RADLAB Seminar

Plasmonics, Fluorescence Enhancement, Photonic Jets, Gradient Index Media, Nonlinear materials and their applications to Detector/Imaging Enhancement, Compressive Sensing, Optical Limiters, On-Chip Optical Communications and Processing

Nicholaos I. LimberopoulosAir Force Research Laboratory (AFRL)

Plasmonics have the potential to enhance the performance of detectors. A thermal metal dewetting process was developed which can be easily scaled for high throughput production. Through this process, plasmonic nanostructures were fabricated providing broadband plasmon resonance tunable over a 1Â µm wavelength range. In addition, sub-diffraction-limit imaging is reported using subwavelength surface roughness on a metal film. Ions of rare earth metals are utilized for the preparation and optimization of infrared fluorescent ceramics as well as their thin film incorporation into plasmonic systems for fluorescent imaging with enhanced efficiency. Photonic jets are used for super-resolution imaging as well as enhancing the performance of strained-layer superlattice (SLS) infrared (IR) photodiodes in the midwave-infrared spectral band (3-5µm) for compressive sensing and imaging.
Gradient Index Media have multiple applications for controlling the wave propagation and harvesting its received energy or processing its embedded data. A nanofabrication process was developed to produce a Luneburg lens on silicon, to operate in the optical regime, with feature sizes smaller than 100nm. The enhanced focused energy of the Luneburg lens was clearly demonstrated. In addition, a mechanism of thermal tunability of such devices is proposed. A process to deposit Black Aluminum, a novel anti-reflective absorbing coating, has been discovered by our group. Black Aluminum films were utilized on our pyroelectric sensors and significant enhancement in the pyroelectric response was demonstrated. Nonlinear materials are utilized in a unique way to produce novel reflective optical limiters.

Nicholaos I. Limberopoulos is currently assigned to the Electro-Optical Components branch (RYDP) at the Air Force Research Laboratory (AFRL) as the Electronics Research Engineer. The branch performs basic and applied research on emerging EO/IR sensing technologies to overcome the Air Force's anti-access/area denial challenge and provide world class technology to our Nation's warfighters.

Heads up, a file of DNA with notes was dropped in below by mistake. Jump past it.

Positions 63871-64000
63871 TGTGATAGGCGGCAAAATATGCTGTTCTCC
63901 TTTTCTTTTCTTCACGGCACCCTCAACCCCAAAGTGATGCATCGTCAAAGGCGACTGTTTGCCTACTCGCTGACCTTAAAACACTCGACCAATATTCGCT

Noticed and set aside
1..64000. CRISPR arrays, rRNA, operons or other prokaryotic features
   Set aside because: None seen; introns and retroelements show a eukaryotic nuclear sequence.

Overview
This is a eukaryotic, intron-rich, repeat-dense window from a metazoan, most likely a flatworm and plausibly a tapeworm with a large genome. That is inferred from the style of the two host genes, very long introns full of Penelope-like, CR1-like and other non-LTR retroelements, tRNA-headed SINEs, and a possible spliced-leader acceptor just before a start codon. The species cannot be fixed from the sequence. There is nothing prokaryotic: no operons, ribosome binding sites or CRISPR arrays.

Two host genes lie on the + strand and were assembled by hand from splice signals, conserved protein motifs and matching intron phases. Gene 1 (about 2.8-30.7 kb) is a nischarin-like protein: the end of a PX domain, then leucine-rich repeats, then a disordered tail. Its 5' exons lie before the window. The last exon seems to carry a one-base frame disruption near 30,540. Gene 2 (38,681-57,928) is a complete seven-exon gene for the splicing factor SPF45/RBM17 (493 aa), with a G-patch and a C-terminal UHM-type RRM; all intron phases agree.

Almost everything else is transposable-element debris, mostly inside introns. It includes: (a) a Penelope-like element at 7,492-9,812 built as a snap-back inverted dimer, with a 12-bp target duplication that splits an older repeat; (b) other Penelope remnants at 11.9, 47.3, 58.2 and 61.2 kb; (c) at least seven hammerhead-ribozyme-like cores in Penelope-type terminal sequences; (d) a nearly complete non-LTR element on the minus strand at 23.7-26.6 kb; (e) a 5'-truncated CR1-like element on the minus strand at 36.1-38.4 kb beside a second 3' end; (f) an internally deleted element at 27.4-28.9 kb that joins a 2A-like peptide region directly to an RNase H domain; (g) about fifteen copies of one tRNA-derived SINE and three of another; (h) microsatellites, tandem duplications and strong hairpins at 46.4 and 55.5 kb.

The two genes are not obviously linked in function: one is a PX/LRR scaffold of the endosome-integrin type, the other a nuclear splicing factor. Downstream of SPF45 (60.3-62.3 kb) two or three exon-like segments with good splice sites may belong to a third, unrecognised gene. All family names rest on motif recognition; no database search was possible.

He obtained his MEng degree in Electronic and Communication Engineering from the University of Bath, England, in 1998, specialized in Digital Signal Processing and Genetic Algorithm Optimization. He began his career in 1999 working in the industry as an Electrical Engineer for C&M Corporation in New Product Development (Datacom, Mobilecom, Medical, Barcode, and Power products) and as an industry standard technical committee contributor in the development of test procedures and specifications of upcoming new products. He was promoted to Sr. Development/Electrical Engineer in 2002 and his role expanded to include technical sales, leading a multi-million dollar customer account, as well as lead of the quality group electrical testing. During his Ph.D. studies, his role included teaching and research in the areas of Electronics, and Electromagnetics of Complex Media. He obtained his Ph.D. degree from the University of Massachusetts at Lowell in 2009. He joined AFRL in 2009, initially as a contractor for Solid State Scientific Corp. and shortly after as a DR-II Electronics Engineer civilian in the Antenna Technology Branch (RYHA) at Hanscom Air Force Base. He was assigned to RYDP in 2011 at Wright-Patterson Air Force Base. His research interests include plasmonics, metamaterials, nonlinear materials, gradient index media, detector enhancement, super-resolution imaging, compressive sensing, optical protection, and on-chip optical communication and processing. Dr. Limberopoulos is a member of the IEEE, American Physical Society, Sigma Xi, and AOC.

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IEEE Southeastern Michigan